'Viking' Black Chokeberry has glossy dark green leaves which turn a striking red in fall. The white, spring flowers are followed by large purplish black fruit, which birds love (and they are full of anti-oxidants). The site adaptability (Aronia melanocarpa 'Viking' likes both wet and dry conditions) and the suckering habit make it an excellent shrub for reclamation use, as well as an attractive landscape plant. Dr. Mark Brand of Connecticut found this native beauty.
PRN Preferred: A good shrub for wetland reclamation plantings, a more compact variety with very large glossy foliage.
'Silver Mound' Artemisia is one of the most striking examples of silver leaved perennials. The fine, feathery foliage makes a tight cushiony mound in dry sites, and retains the attractive habit throughout the summer if periodically given a light trim. Artemisia 'Silver Mound' does bloom periodically, but the flowers are insignificant and should be removed to maintain the silver cushion look. The low compact size of 'Silver Mound' makes it a good candidate for rock gardens and summer containers.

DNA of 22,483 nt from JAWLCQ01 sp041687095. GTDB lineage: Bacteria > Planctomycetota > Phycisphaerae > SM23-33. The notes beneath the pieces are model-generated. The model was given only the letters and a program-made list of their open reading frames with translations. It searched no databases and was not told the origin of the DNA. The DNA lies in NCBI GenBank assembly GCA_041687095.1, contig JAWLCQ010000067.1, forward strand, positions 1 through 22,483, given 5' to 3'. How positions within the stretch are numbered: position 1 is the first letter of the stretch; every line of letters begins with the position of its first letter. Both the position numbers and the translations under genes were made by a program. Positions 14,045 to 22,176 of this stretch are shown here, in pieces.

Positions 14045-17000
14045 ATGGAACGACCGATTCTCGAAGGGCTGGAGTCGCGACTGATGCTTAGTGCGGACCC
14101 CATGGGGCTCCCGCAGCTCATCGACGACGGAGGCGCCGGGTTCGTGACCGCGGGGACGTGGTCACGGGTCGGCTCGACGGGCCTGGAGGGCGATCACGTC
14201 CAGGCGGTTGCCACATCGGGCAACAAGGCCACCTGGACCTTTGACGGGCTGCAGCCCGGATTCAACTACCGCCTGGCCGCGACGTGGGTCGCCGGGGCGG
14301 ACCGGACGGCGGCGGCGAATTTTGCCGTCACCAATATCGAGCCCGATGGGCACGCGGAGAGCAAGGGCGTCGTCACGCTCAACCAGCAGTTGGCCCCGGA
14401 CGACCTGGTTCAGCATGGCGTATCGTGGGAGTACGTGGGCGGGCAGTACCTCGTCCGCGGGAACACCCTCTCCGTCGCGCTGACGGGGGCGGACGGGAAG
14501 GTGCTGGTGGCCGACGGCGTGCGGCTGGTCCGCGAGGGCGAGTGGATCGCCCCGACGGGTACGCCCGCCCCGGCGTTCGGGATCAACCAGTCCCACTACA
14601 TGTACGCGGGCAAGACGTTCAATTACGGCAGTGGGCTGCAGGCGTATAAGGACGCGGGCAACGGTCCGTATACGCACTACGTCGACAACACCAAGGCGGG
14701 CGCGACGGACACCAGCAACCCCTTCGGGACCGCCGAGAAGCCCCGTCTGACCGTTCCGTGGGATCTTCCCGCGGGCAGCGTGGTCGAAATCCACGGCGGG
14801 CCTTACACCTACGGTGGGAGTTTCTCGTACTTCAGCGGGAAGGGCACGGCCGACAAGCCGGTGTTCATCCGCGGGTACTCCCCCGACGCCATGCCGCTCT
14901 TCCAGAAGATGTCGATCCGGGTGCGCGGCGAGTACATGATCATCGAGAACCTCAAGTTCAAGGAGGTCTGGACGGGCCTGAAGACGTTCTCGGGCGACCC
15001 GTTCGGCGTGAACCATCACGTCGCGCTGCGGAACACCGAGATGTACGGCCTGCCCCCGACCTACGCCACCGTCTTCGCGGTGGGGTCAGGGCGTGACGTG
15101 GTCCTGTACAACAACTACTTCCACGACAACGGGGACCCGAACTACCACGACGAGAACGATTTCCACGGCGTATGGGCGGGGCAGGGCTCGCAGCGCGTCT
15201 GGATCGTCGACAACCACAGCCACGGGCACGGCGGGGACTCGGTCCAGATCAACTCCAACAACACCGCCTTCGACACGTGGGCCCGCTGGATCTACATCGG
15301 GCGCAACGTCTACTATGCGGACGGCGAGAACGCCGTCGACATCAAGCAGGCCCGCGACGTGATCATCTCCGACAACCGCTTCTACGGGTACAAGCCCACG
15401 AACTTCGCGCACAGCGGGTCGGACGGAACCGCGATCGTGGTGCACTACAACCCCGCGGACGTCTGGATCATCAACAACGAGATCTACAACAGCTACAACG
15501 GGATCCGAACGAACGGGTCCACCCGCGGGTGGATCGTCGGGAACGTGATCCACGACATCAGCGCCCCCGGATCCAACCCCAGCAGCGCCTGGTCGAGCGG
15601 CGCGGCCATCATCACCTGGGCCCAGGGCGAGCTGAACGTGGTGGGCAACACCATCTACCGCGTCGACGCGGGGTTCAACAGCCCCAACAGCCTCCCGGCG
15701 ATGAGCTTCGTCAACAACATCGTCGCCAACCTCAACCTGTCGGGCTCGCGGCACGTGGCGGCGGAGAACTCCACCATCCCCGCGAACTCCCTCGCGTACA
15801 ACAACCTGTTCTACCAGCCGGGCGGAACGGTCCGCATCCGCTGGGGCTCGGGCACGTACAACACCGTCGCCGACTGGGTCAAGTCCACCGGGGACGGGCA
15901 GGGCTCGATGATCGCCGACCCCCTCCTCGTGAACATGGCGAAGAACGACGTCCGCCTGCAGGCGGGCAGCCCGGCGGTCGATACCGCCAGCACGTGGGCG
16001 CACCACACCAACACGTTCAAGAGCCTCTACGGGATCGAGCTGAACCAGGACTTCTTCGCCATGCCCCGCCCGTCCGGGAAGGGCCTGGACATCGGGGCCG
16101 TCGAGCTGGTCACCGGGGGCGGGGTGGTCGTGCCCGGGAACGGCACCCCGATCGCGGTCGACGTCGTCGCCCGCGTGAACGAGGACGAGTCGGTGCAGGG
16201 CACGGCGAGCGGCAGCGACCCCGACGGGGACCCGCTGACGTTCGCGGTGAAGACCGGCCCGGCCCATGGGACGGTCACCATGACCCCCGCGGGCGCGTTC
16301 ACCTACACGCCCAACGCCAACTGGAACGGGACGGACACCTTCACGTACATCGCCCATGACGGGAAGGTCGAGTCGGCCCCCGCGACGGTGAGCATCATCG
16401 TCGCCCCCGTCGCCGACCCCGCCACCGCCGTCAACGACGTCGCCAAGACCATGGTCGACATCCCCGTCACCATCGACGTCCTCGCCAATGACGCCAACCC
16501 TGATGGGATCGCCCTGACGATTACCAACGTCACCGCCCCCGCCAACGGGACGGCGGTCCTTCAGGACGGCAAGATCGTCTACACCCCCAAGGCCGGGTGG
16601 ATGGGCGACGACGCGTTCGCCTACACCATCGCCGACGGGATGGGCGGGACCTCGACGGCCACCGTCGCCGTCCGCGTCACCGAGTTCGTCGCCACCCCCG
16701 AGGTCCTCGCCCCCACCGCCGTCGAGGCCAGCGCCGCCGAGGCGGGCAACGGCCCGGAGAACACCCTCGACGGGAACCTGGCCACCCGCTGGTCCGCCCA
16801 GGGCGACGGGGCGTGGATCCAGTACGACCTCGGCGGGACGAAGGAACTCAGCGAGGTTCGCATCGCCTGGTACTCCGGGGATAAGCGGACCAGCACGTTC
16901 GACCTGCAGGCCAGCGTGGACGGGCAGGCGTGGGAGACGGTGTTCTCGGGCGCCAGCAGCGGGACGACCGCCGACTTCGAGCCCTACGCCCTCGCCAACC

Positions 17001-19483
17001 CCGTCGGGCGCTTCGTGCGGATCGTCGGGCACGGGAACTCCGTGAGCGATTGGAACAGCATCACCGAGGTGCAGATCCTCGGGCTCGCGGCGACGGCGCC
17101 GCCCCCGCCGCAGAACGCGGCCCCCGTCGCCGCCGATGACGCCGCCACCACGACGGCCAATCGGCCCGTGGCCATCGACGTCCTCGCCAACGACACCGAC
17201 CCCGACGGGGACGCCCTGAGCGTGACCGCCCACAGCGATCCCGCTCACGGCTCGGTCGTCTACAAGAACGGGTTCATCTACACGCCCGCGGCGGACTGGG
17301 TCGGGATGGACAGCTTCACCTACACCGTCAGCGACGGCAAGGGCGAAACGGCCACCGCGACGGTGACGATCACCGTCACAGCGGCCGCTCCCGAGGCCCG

Miniature Goat's Beard has delicate Astilbe-like spikes of creamy white above deeply cut green foliage, blooming in June. Dr. Alan Armitage feels that Aruncus aesthusifolius is more heat tolerant than the bigger Aruncus, and he's right, from our experience here in New Jersey. Miniature Goat's Beard often produces attractive fall foliage in shades of bronze and purple.
Goat's Beard has large white Astilbe-like flowers in June, held well above the plant. It prefers moist, shady locations and is particularly gorgeous planted in masses.